By now, you’ve probably heard of the “WannaCry” ransomware that has swept across the globe over a very short timespan. But in case you have no idea what I’m talking about, here’s the run-down:
Ransomware is a modern phenomenon in computer viruses that is particularly threatening. What happens with ransomware is, when a user clicks a malicious link, their computer downloads a program that infects their computer, and immediately starts encrypting files. Early versions only encrypted the infected computer, but it didn’t take long before adapted types of ransomware showed up, which would start with the initially infected computer, and then move on to any other computers & devices on the network it could find…many times even including backup systems.
Once the files are encrypted, users are greeted with a message informing them that they must make a payment – usually in bitcoin – in order to get the encryption key that will decrypt their files. Your files are held for ransom, hence the name “ransomware.”
One of the biggest problems with ransomware is that, even if you pay the ransom, there is no guarantee that the hackers will actually give you the key to unlock your files…so you could end up paying the ransom, and still be left with all of your files encrypted. There have been cases where paying the ransom did end with companies being able to decrypt their files, but there are others where they paid the ransom, and never received any response with the decryption key.
What makes the WannaCry ransomware especially malignant is that it uses an NSA-developed exploit in the Windows operating system to access computers, and then reaches out to any other vulnerable computers on the network and infects them, as well. At some point, this exploit was leaked from the NSA, and some hackers used it for this attack. And while Microsoft released a patch to fix the vulnerability back in March, apparently there are a LOT of computers out there that either haven’t been installing Windows updates for at least the past few months, or are running Windows operating systems that Microsoft no longer supports, like Windows XP (Microsoft ended support for XP in April, 2014).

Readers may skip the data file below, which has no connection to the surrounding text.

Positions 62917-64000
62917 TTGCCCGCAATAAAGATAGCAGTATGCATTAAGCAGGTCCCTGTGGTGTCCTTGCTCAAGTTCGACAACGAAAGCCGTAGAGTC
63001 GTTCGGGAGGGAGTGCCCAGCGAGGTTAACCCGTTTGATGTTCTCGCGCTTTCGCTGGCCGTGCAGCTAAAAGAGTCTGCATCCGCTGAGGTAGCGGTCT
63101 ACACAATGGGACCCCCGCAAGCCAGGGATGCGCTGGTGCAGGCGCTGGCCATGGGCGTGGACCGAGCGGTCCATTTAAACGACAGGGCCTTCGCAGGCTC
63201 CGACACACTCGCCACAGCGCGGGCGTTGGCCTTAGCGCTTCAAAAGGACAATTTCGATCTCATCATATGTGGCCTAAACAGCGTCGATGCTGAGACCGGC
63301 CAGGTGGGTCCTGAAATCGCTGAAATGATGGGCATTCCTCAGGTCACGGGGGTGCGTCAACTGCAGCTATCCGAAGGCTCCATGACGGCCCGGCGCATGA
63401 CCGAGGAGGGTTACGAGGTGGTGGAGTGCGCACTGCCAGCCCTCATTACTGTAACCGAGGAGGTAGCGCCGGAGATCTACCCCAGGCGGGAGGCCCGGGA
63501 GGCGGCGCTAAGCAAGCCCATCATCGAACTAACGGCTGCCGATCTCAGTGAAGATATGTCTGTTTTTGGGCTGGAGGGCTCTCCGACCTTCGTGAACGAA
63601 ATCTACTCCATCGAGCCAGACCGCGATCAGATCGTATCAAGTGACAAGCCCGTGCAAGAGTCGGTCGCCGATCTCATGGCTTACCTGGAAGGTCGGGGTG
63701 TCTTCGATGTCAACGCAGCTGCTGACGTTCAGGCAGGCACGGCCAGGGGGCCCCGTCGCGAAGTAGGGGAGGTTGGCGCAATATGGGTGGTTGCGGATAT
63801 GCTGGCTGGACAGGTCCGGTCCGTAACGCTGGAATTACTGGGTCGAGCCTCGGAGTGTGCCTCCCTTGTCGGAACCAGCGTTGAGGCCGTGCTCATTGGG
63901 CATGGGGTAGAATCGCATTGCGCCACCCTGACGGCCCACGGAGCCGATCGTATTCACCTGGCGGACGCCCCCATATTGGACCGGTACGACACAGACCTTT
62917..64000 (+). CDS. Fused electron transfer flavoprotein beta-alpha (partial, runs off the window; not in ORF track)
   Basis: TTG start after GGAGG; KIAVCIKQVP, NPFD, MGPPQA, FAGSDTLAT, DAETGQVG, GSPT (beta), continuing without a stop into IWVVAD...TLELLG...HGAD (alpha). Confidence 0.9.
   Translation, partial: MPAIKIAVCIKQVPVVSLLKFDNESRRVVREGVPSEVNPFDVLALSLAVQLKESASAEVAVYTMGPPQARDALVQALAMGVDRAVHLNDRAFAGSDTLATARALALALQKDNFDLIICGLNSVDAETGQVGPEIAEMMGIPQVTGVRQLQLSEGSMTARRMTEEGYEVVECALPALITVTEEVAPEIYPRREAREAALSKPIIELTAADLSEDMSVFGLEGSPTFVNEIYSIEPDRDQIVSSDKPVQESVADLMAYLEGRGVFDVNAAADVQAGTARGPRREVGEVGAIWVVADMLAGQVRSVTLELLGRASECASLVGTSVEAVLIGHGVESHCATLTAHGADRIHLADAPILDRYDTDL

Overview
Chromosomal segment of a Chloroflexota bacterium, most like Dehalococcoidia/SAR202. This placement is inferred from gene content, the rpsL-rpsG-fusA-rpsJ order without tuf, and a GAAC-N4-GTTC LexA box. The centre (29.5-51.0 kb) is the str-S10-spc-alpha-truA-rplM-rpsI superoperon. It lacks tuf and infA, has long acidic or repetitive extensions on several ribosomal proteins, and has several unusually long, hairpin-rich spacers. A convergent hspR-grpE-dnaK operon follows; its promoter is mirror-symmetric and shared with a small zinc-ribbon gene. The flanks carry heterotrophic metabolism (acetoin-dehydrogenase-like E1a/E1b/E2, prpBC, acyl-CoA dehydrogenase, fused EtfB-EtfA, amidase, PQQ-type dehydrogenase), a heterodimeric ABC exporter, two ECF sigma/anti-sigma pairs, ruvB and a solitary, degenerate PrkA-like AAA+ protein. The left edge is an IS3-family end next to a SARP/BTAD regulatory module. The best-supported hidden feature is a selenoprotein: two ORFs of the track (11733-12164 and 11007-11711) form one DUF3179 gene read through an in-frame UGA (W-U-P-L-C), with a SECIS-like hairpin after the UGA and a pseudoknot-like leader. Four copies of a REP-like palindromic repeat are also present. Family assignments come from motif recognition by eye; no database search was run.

One of the biggest shocks to come out of this mess, beyond the fact that this ransomware spread across the globe virtually overnight, was its effect on Britain’s National Health Service (NHS). 16 hospitals were forced to divert emergency patients to other facilities, and reports indicate that around a whopping 90% of NHS computers are running the outdated Windows XP OS.
Running an unsupported operating system isn’t a good idea to begin with, because even as annoying as OS updates can be, most of the time, the purpose of the update is to fix security holes like the one that WannaCry exploits. Then, there are people who turned Windows updates off, and didn’t receive the patch when Microsoft pushed it out. And those who aren’t running any kind of antivirus software.
Since most modern computers are networked & connected to the Internet, having a network like NHS running an unsupported operating system, and apparently without an up-to-date firewall & antivirus system that could have stopped something like this, is particularly egregious. Sometimes there are legacy systems that won’t run on newer operating systems, and upgrading can be particularly painful and expensive.
But, as an IT director at a company that works with sensitive data on a daily basis, I know for a fact that updating legacy systems and maintaining network security, while painful at times, is worth it. When Microsoft announced that they would be ending support for Windows XP, we immediately began planning to phase out the few remaining workstations we had running XP, because we understood the risks to our organization of running essential operations with unsupported operating systems. For the British government to be running the majority of its healthcare system with vulnerable technology is absolutely inexcusable. And while they are likely still in chaos over this attack today, at some point they should just be thankful that their systems were encrypted in-place, and that the hackers didn’t steal all of the patient data that flows through those systems, like what happened with US Government employee data when the Office of Personnel Management was breached back in 2015.
Government bureaucracies are notoriously inert, slow to upgrade legacy systems…remember that the next time someone tells you that the government should run our healthcare system.
Due to the scale of this attack and the speed with which it has spread, Microsoft has announced that they are releasing a patch for its unsupported operating systems, including Windows XP, 8, and Server 2003. No matter what OS you’re running, make sure it and your antivirus software (you are running antivirus software, right?) are fully updated.